I decided to take a break from the study of war, and picked up this at Chapters last week:
Hannam does a very interesting inversion of the standard story of the poorly-named middle ages. He begins with a history of the great medieval scholars. If you already have your Abelard sorted out from your Adelard there are not a lot of new names, but the exposition is exceptionally clear and accessible. It is a bit more than a refresher for me, and it has been more than 30 years since I tackled any of this in any detail. Medieval science and philosophy, in case you are not familiar with it, was far in advance of where it is usually portrayed, and the efforts of the church were not always stifling. Plus I came away with a far better understanding of the distinction between realism and nominalism, which is an issue I still run into in looking, for example, at evolutionary biology.
The next step was new to me: the Renaissance as an intellectual disaster. To push the envelope of Hannam's thesis, it was triumph of the literature nerds, with medieval mathematics and logic texts pulled from the syllabus because they were hard to understand, and thousands of medieval Latin manuscripts recycled for binding printed books. This by "scholars" with such a shallow knowledge of history that they confused classics copied in Carolingian Miniscule as original manuscripts of centuries before.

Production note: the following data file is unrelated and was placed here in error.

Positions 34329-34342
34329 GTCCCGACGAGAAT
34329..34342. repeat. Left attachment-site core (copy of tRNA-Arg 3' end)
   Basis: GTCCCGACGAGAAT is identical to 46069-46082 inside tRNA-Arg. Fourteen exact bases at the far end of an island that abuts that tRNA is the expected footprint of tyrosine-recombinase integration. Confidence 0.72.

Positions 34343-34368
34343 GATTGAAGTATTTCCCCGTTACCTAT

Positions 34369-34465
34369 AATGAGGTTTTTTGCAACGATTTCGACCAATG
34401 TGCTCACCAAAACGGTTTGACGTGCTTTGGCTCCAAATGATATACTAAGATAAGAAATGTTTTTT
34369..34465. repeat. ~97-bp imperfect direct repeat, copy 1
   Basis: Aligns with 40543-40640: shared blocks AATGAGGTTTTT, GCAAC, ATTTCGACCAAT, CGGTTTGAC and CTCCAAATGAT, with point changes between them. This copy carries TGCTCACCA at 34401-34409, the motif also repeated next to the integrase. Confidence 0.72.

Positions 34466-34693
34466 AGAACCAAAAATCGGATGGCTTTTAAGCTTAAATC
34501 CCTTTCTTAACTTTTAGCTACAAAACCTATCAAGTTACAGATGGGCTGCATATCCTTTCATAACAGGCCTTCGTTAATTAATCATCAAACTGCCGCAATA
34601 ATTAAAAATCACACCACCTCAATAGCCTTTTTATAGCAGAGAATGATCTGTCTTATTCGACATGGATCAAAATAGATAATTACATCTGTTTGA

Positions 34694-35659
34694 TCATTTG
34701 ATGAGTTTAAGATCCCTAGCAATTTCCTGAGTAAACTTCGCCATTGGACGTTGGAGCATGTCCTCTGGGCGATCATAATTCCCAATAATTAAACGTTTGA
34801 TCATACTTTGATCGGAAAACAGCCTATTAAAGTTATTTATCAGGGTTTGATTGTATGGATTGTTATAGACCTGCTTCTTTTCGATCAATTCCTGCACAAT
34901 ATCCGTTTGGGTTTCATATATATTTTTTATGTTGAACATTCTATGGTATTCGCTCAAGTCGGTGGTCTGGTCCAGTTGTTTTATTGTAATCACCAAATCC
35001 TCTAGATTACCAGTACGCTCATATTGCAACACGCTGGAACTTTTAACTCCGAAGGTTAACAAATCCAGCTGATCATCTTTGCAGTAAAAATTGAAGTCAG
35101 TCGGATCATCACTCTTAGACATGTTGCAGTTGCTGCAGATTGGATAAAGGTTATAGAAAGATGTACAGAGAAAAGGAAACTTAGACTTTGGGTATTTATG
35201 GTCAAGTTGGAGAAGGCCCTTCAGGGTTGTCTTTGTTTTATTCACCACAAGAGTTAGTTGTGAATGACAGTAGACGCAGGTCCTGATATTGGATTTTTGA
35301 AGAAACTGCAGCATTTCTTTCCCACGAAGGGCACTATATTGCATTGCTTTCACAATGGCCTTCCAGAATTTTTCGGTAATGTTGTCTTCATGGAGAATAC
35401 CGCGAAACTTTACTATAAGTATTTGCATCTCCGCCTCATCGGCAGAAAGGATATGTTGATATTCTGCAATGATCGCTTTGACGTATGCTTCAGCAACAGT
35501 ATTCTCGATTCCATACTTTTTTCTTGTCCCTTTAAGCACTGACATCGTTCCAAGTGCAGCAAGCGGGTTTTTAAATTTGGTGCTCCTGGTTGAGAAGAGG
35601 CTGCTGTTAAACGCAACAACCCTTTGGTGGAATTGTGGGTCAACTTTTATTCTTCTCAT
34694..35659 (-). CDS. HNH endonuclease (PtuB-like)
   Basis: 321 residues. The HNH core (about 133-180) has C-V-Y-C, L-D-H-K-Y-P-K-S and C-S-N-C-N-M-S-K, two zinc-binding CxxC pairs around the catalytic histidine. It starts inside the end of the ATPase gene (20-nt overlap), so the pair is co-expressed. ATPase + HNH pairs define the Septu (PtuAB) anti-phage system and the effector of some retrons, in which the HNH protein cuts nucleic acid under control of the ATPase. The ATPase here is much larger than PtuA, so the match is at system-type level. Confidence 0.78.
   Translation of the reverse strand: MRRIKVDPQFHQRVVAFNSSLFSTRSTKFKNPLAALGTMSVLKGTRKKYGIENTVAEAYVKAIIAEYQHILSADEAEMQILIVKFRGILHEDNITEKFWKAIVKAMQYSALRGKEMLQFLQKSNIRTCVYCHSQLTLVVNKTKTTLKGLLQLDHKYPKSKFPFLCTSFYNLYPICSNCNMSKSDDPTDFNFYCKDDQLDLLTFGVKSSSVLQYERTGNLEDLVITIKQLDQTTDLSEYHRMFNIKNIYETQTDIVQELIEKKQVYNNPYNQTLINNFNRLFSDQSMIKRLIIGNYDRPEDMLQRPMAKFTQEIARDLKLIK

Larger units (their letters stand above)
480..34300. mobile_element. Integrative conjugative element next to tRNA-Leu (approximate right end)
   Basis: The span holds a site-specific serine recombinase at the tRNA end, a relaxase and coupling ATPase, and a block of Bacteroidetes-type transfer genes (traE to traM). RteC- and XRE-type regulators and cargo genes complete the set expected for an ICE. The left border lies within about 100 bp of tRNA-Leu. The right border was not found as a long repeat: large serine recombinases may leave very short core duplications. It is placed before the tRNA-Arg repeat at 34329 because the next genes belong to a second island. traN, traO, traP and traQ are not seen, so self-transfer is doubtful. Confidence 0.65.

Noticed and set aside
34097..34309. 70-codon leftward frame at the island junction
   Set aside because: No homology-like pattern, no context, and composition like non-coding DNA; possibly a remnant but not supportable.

As far as I can tell thus far, Hannam does not view history as a tale of simple, directed progress. After a lot of reading in biology in the last few years, I am coming to see the relegation of "progress" as a tool for organizing our mental map of the world as a step just as important in the 21st century as moving ourselves from the center of the universe was in the 16th.
I have to mull over his ideas and his sources a bit but the ideas are at least novel and something of a fresh take for me at least.
A great book for anyone interested in History and Philosophy of Science, and for that matter in historiography. If you are in the SCA and want ammunition to defend the accomplishments of your period, this is definitely a book you want to read.
Cleanly written, I'd say accessible to a high school student but useful for an undergrad in an introductory or non-specialist program covering the material; or great, of course, for an interested amateur.